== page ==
“They come from a price sensitive market where no one wants to pay for high quality tests… They’re not used to operating in sophisticated manufacturing where you are required to test incoming raw material. For example the ethanol or isopropyl alcohol that goes in a hand sanitizer. You’re supposed to test (according to Food and Drug Administration rules) the purity of that ingredient before you formulate it, and that’s just not happening.”
For its part, the FDA has recently made public guidance on a testing method to detect impurities in hand sanitizers like those seen by Greenfield and Sante Labs.
“The agency’s investigation of contaminated hand sanitizers is ongoing,” the FDA said in an email. “Producing, importing and distributing toxic hand sanitizers poses a serious threat to the public and will not be tolerated.”
The takeaway from all this is that the ethanol market for manufacturers new to the production of hand sanitizer was flooded with sketchy raw alcohol that could be diluted or tainted with carcinogens. If that raw material isn’t tested on the front end, the resulting final product can come out with those impurities and an alcohol concentration that doesn’t meet the claims stated on the label.
The FDA maintains a list of hand sanitizers to avoid because they’ve been found to contain dangerous amounts of methanol, or an insufficient amount of its actual sanitizing ingredient, such as ethanol or isopropyl alcohol. However, the FDA’s enforcement powers are limited. A new waiver program created in response to the pandemic makes it easier for manufacturers to get around substantiating their label claims.
“Nine out of ten people are not meeting the label claim,” Sandoval says. “So most of the hand sanitizer you’re using from stores – and I even saw one from Wal-Mart that was a big brand… their hand sanitizers were crystallizing and turning green. I guarantee that they’re at 50 percent ethanol when they need to be at 70 percent.”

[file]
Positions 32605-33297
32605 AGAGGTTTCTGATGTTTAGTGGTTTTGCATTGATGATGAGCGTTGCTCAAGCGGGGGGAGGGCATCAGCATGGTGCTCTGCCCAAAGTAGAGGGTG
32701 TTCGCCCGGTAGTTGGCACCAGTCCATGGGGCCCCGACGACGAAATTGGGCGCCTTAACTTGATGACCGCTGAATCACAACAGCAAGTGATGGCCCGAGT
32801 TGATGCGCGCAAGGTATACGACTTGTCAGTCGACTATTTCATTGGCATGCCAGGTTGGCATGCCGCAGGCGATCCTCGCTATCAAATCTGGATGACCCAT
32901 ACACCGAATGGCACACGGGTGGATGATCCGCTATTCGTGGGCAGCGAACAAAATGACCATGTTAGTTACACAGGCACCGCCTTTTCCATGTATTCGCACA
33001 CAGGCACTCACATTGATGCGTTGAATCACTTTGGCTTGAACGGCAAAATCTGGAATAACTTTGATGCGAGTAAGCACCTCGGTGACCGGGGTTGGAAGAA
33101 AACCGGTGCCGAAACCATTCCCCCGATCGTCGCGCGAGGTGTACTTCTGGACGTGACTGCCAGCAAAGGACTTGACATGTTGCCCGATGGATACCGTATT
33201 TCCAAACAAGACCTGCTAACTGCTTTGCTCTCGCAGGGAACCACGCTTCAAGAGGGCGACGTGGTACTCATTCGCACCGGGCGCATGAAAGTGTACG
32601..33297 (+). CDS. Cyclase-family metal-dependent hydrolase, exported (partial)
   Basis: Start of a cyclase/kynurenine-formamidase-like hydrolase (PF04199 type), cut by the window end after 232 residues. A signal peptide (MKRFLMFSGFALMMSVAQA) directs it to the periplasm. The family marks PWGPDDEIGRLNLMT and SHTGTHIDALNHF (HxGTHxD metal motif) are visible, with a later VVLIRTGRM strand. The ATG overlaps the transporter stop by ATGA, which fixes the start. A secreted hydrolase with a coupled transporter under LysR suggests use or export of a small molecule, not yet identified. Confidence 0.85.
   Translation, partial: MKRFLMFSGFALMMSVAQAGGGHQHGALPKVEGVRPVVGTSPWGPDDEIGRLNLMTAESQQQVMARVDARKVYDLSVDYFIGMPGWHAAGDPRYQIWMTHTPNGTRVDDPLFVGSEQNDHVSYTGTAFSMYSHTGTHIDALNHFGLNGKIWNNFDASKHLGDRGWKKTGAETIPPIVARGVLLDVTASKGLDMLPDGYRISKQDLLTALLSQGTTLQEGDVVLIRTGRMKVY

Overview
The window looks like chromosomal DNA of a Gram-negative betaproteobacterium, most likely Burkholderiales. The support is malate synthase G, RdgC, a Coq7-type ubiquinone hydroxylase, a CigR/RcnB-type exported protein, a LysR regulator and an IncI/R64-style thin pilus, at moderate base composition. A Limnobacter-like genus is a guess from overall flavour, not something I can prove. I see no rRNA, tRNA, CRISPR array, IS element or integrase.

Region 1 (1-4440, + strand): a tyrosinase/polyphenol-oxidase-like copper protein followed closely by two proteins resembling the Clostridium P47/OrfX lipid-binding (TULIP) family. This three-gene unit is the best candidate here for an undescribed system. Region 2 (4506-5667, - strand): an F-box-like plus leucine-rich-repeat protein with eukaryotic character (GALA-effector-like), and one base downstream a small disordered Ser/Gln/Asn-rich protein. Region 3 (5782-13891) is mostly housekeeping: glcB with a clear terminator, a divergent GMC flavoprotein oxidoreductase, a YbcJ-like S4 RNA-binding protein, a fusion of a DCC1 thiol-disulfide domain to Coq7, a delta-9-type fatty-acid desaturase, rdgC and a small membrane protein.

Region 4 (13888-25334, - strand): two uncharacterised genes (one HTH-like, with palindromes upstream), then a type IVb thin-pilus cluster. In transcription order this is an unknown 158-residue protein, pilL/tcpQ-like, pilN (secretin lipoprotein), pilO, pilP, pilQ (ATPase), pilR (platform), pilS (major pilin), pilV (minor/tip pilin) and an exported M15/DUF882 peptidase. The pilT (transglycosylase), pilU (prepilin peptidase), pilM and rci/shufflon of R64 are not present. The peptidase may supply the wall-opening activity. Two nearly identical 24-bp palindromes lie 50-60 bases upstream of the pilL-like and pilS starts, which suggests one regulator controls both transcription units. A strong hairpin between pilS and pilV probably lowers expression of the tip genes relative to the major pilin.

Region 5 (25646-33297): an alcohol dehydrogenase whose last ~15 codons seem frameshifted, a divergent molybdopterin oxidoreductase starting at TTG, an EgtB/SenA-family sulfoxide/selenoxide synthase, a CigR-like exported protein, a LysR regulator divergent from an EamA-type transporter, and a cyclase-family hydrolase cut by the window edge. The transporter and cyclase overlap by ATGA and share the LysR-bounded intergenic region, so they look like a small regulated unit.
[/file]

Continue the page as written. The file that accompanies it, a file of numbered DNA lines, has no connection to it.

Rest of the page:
This brings up yet another concern, which is the shortage of proper plastic bottles and containers for sanitizer. Sandoval suspects that some manufacturers may have resorted to using the wrong type of containers, which then react with the alcohol, leaching chemicals into the sanitizer and turning its color.
“This entire supply chain is upside down because there’s a shortage of everything.”
Covering the stink of subpar sanitizer
Coutu at Greenfield Global says he’s aware of companies that have purchased their alcohol from unconventional sources, lured by prices as much as 90 percent lower than what Greenfield would charge.
The FDA relaxed the allowable limit of impurities like acetaldehyde and benzene that can make it into hand sanitizer, but Coutu says the limits still only allow a very small amount, whereas the samples Greenfield was testing had levels of contamination ten to 100 times higher than the new limits.
“And the odor on it is just not acceptable. It smells like burnt tequila… there’s some pretty nasty stuff out there and it’s dangerous.”
New services have even popped up this year, with fragrance manufacturers offering up products to help reduce the bad odor of some ethanol-based hand sanitizers.
Irion feels like he dodged a bullet by not jumping at the deeply discounted supply of ethanol others may not have been able to resist.
Rolling Still continued buying the organic alcohol it uses in both its spirits and sanitizer. It’s now ramping up production of sanitizer, which Irion says has no need for added fragrances to mask any ethanol odors, but some local osha and sage is infused to lighten the scent.
The alcohol used is also distilled five times just to make sure all impurities are removed.